The year since ChatGPT’s debut has seen marked increases in news coverage and adoption of generative artificial intelligence methods across industries. Most coverage focuses on large language models (LLMs), which are deep learning frameworks trained on massive text samples to generate believable text output. However, generative artificial intelligence (AI) can generate a wide variety of data types: images, voices, videos, and even protein structures.
Generative AI involves training large neural networks on input data such that new data can be generated upon request. Typically, input data related to a user’s request is encoded, matched to training data examples, and then run through the generative portion of the algorithm to output new data related to the input request. With large enough models and training samples, many generative AI technologies are now very good at generating believable outputs.
One of the less-discussed applications of generative AI includes the acceleration of drug development. The last decade’s outbreaks of Ebola and COVID-19 highlighted the need for quick turnarounds on effective treatments and vaccines to save lives. Generative chemistry algorithms typically process database molecules or proteins with known properties such that they are represented as training data in graph form. The algorithm then learns molecular property patterns common in the training dataset. Once trained, the generative algorithm suggests new molecules or proteins based on the learned patterns, which can be screened by other algorithms before the synthesis of the most promising compounds in the lab.
Another field that has benefited from generative AI is public health. When I worked on an HIV education campaign in 2007, our process involved brainstorming ideas, developing ideas into images and messaging, beta testing these samples in communities, hiring a translator to translate messages into local languages, and then disseminating the information through fliers or billboards. With generative image and text algorithms, dozens of images and campaign slogans can be generated within minutes, disseminated to beta groups through crowd-sourced platforms, and put into use hours or days later rather than weeks or months later. For instance, here is a generated image encouraging people to wear a mask during the COVID-19 outbreak that could be beta-tested with relevant demographic groups:
Many generative AI algorithms produce high-quality data in very short periods of time. While training still involves large datasets and substantial computing resources, once base models are trained, fine-tuning with relevant datasets allows a general base model to be repurposed for specific use cases—such as public health campaign image generation or messaging. The flexibility of the models, the ability to fine-tune them, and their quick generation of data make generative AI more and more accessible to data scientists and even lay audiences.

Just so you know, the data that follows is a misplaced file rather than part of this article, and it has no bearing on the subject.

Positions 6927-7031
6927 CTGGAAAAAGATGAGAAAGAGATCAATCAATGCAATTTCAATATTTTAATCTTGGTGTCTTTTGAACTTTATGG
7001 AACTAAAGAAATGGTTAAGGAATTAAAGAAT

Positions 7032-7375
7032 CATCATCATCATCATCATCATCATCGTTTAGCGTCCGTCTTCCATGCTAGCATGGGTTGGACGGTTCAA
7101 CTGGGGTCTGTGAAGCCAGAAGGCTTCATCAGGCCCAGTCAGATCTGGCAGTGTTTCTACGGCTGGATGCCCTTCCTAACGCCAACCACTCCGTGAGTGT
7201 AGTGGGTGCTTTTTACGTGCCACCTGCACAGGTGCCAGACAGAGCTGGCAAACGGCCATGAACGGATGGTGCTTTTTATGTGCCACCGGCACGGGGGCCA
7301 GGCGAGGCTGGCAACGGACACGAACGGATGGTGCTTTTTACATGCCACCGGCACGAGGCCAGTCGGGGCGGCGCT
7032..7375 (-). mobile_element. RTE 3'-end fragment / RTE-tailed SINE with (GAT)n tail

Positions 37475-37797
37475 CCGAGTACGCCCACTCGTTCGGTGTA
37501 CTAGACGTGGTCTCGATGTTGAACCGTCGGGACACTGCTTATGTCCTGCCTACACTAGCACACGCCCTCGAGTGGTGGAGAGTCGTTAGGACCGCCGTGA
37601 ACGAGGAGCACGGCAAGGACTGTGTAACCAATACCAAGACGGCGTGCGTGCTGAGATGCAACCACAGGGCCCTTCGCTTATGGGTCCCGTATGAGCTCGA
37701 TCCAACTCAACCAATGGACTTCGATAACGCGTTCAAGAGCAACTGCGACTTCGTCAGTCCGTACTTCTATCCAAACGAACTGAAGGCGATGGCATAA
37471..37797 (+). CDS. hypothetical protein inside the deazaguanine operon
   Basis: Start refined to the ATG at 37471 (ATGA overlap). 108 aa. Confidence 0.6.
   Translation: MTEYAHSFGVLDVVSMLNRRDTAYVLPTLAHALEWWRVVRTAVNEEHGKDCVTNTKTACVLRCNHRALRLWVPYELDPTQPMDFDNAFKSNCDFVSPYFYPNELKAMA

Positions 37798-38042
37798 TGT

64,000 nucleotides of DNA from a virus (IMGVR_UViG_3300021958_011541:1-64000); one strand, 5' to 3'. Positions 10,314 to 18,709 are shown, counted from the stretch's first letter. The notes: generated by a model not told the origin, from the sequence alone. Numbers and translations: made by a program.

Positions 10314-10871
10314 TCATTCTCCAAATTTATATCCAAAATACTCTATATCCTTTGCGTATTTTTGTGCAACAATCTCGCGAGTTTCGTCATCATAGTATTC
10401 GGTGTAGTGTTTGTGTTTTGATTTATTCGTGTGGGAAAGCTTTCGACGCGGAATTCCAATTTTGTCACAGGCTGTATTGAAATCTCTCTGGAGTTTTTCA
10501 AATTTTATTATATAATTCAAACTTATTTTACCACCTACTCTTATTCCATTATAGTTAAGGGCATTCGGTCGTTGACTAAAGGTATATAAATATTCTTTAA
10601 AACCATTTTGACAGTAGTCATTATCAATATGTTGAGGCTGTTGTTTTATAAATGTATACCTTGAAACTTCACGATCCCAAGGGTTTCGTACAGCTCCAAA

Like most technologies, generative AI can be used ethically or unethically. Many ethical concerns exist within generative AI, including the potential for deep fakes—images or videos of fake actions by real people. Deep fakes can be used to propagate fake news about politicians to influence an election or to intimidate an intimate partner trying to leave a relationship.
However, intentional misuse is only one potential issue with using generative AI. Hallucinations, where generative models perceive false patterns when integrating input requests and training data, allow generative AI algorithms to go rogue, potentially creating false sources of information or wildly inaccurate outputs given the input request. There is also a potential for these algorithms to learn human biases included within training datasets; some of the larger scraped datasets do not involve quality assurance steps to remove instances of bias. A combination of hallucinations and unvetted input data have led to chatbots insulting users or suggesting dangerous behaviors. Vetting data sources and testing applications for biases can reduce risk in generative AI applications.
With proper training practices and ethical awareness of potential misuse, generative AI offers many options for low-cost, high-efficacy social good initiatives. Open-source algorithms and training on their usage provide an avenue to AI equity in the developing world and in communities underrepresented in the technology sector; they also allow researchers, scientists, and technology professionals to develop software that solves immediate community needs. In my ODSC East 2024 talk on generative AI for social good, I’ll be highlighting specific tools and my experiences with generative AI social good applications.
Open-Source Generative AI Resource Links:
https://huggingface.co/models (LLMs and other algorithms)
https://www.craiyon.com/ (open-source image generator)
https://pubs.acs.org/doi/10.1021/acs.jcim.3c00562 (generative chemistry article)
https://www.sciencedirect.com/science/article/pii/S2590098623000258 (generative chemistry article)
https://dl.acm.org/doi/pdf/10.1145/3579592 (generative public health article)
Colleen M. Farrelly is a mathematician at Post Urban Ventures, a venture firm which focuses on deep technology for social good. Her research interests include generative AI, network science, and the application of geometry and topology to machine learning. She is the author of The Shape of Data and a forthcoming network science book.